Sorry to have been so quiet recently, y’all, but it was vacation time. The Castor-Perrys visited the big theme parks in Orlando and had a great time. What’s more, filters played a big part in our enjoyment! Let me explain.
I’m an electronics guy, and so most of what I write (technically at least) here and elsewhere involves fun with electrons. The filters that I talk about are generally electrical filters, whether passive LC, or active, or switched-capacitor, or calculation-based. But I’ve also been interested in optics and light for most of my life – I started wearing spectacles when I was three years old, and haven’t, well, looked back.
But electrical waves aren’t the only things that can be sorted into frequency bands with filters. Any time you wear tinted sunglasses, place a sheet of coloured glass in front of a stage spotlight, or even peer through a crumpled sweet wrapper (Quality Street in the UK would be the obvious example; I’m not a US candy aficionado ), you’re using an optical filter – a system whose optical attenuation depends on the frequency of the incoming light.
There’s been a quiet revolution in the technology behind 3D projection systems in the last few years, and filters have played a big part in this. I hadn’t noticed this until our local cinema installed a new laser projection system and started handing out there rather fancy-looking specs for 3D films. So I read up on what’s been happening – and got some real filter joy from it!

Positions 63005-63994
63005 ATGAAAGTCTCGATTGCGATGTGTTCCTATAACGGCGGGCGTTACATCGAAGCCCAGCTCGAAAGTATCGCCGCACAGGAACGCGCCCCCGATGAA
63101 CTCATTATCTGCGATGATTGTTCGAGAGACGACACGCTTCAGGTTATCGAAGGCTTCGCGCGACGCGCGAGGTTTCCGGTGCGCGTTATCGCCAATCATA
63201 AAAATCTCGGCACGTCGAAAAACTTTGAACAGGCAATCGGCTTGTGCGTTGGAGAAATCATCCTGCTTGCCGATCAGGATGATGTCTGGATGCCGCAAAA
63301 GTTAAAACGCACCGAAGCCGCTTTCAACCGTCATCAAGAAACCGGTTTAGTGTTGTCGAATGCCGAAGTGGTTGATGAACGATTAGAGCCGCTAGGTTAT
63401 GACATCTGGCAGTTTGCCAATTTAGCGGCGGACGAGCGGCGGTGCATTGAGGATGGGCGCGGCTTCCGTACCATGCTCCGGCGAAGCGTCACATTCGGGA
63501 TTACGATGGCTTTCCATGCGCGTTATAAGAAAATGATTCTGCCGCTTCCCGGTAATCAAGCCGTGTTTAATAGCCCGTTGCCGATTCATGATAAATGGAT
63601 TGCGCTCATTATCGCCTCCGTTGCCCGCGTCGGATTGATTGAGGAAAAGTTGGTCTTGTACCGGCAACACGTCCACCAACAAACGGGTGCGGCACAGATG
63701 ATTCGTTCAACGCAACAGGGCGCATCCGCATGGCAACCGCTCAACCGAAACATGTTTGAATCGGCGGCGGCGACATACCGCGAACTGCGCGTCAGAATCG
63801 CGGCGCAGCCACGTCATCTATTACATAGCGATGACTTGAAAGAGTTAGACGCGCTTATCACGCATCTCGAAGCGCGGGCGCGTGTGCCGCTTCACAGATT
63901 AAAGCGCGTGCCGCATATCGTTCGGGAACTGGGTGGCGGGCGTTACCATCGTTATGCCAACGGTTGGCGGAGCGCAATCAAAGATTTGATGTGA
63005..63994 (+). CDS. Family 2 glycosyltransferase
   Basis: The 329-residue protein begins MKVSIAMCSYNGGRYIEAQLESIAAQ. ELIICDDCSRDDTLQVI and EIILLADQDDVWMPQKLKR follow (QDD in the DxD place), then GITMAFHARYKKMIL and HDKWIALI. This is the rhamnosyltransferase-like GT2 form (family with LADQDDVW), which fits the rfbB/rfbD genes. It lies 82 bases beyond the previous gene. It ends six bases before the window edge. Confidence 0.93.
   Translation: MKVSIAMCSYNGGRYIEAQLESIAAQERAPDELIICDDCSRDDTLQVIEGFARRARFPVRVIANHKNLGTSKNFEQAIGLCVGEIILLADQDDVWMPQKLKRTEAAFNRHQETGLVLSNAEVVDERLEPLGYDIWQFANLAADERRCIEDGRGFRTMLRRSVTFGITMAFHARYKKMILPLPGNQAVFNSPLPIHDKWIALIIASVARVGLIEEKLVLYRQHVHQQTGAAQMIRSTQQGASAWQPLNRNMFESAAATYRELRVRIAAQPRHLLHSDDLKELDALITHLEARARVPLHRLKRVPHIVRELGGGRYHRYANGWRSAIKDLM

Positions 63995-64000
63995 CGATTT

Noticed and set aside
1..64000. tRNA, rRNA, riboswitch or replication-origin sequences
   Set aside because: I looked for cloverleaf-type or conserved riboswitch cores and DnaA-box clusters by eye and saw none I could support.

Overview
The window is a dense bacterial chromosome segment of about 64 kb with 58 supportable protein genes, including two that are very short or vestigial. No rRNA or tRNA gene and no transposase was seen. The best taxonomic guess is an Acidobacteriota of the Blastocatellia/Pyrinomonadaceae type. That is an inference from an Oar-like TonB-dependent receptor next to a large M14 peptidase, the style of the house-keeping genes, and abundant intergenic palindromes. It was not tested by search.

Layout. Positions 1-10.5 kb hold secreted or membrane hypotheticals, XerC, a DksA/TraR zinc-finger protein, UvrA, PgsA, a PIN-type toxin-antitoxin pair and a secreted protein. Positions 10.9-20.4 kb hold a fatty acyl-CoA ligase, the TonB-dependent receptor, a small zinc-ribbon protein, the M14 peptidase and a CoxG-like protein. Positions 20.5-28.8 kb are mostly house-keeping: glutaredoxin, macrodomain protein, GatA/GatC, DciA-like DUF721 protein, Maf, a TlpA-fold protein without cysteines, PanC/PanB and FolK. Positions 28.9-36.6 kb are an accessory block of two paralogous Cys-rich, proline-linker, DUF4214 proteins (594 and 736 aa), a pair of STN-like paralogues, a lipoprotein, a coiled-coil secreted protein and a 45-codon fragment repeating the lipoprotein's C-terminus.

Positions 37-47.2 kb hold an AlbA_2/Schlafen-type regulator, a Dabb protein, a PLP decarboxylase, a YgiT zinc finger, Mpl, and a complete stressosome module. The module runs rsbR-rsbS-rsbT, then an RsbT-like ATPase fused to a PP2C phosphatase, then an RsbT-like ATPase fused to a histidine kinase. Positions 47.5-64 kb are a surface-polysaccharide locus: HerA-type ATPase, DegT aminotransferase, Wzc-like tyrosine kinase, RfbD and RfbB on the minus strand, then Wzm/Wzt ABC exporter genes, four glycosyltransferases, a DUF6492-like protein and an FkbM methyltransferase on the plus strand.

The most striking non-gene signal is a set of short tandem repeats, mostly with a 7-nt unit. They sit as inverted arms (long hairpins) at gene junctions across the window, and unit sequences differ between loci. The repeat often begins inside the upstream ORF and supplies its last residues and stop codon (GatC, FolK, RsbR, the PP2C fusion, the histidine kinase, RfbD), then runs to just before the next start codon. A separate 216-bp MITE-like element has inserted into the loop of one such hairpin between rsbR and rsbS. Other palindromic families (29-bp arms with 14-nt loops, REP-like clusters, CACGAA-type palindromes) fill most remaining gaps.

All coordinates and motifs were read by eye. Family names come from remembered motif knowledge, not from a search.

Really old-school 3D projection – with those disposable paper specs that have one reddish and one greenish plastic eye film – was a crude approximation in which each eye only receives a subset of the entire color gamut of the image. The brain (of a person with binocular vision, anyway) manages to stitch it together, and the impression is of a fully coloured scene with some 3D effects. It’s pretty poor, really – especially if, like me, you don’t have binocular vision, in which case the colour distortion is terrible.